An Irish legislative committee on Wednesday recommended amending the Irish constitution to repeal the clause banning abortion, in its final report.
“The current regime for the termination of pregnancy in Ireland is unfit for purpose and that constitutional reform is necessary,” the report says.
It follows a vote in the committee last week to repeal the Eighth Amendment of the Constitution, which recognizes the equal right to life of the mother and the unborn child.
The committee said terminating a pregnancy should be legal where the physical or mental health of the woman is at risk. It also recommended legalizing terminations of pregnancy up to 12 weeks with no restrictions.
“The key change we want to make is to modernize health care by placing the woman at the centre of it,” wrote Senator Catherine Noone, chairperson of the joint committee, in today’s report. Stating that “every situation is unique,” she said, “the evidence has shown that medical practitioners do not feel supported by the law in providing necessary care for the women of Ireland.”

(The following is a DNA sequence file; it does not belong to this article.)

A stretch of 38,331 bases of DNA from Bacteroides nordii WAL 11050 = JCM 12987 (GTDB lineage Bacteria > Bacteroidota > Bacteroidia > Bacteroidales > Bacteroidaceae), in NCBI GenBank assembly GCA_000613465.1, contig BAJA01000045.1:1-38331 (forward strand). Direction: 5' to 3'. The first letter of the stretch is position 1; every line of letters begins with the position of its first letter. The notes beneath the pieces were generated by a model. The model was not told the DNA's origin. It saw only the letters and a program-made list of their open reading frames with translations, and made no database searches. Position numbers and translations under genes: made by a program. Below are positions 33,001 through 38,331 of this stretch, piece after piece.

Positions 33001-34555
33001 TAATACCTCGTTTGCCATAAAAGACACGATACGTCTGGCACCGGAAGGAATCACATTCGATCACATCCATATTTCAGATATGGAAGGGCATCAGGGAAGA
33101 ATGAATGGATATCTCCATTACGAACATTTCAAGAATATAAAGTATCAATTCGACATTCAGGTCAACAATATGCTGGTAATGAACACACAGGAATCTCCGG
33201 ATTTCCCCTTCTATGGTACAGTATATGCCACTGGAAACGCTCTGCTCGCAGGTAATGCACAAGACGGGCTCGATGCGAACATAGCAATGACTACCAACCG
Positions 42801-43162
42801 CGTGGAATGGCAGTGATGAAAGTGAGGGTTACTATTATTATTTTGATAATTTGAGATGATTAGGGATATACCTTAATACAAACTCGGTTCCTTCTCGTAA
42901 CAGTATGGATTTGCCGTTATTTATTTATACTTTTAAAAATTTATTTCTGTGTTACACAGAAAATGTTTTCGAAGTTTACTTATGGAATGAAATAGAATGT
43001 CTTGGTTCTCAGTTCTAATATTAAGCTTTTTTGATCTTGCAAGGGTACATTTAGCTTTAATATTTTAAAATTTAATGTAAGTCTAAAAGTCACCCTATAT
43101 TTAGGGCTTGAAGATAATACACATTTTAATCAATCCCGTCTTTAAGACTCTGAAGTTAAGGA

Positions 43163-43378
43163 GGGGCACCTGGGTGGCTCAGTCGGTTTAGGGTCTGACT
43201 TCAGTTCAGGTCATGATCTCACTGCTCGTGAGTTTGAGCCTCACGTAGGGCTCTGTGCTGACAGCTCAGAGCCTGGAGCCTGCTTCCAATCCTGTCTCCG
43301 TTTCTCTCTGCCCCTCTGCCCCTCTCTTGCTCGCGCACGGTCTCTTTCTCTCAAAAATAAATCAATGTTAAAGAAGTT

Ireland will hold a referendum on its abortion laws in May or June. “Politicians do not have ownership over this issue,” Noone told a press conference today.
“Women have felt the need to look into different options — travel and more recently the availability of illegal abortion pills has come into focus and we cannot continue to ignore this,” she said in the report.
In October, the Oireachtas Joint Committee on the Eighth Amendment of the Constitution agreed in principle to change the article about abortion in the constitution. The committee was set up by the Dáil and Seanad, the two houses of Irish legislature.
“After many years of public and political debate on the issue, the people will have their say,” the new report says. “Those under 52 years of age in this country have never had the opportunity to have a say on this matter.”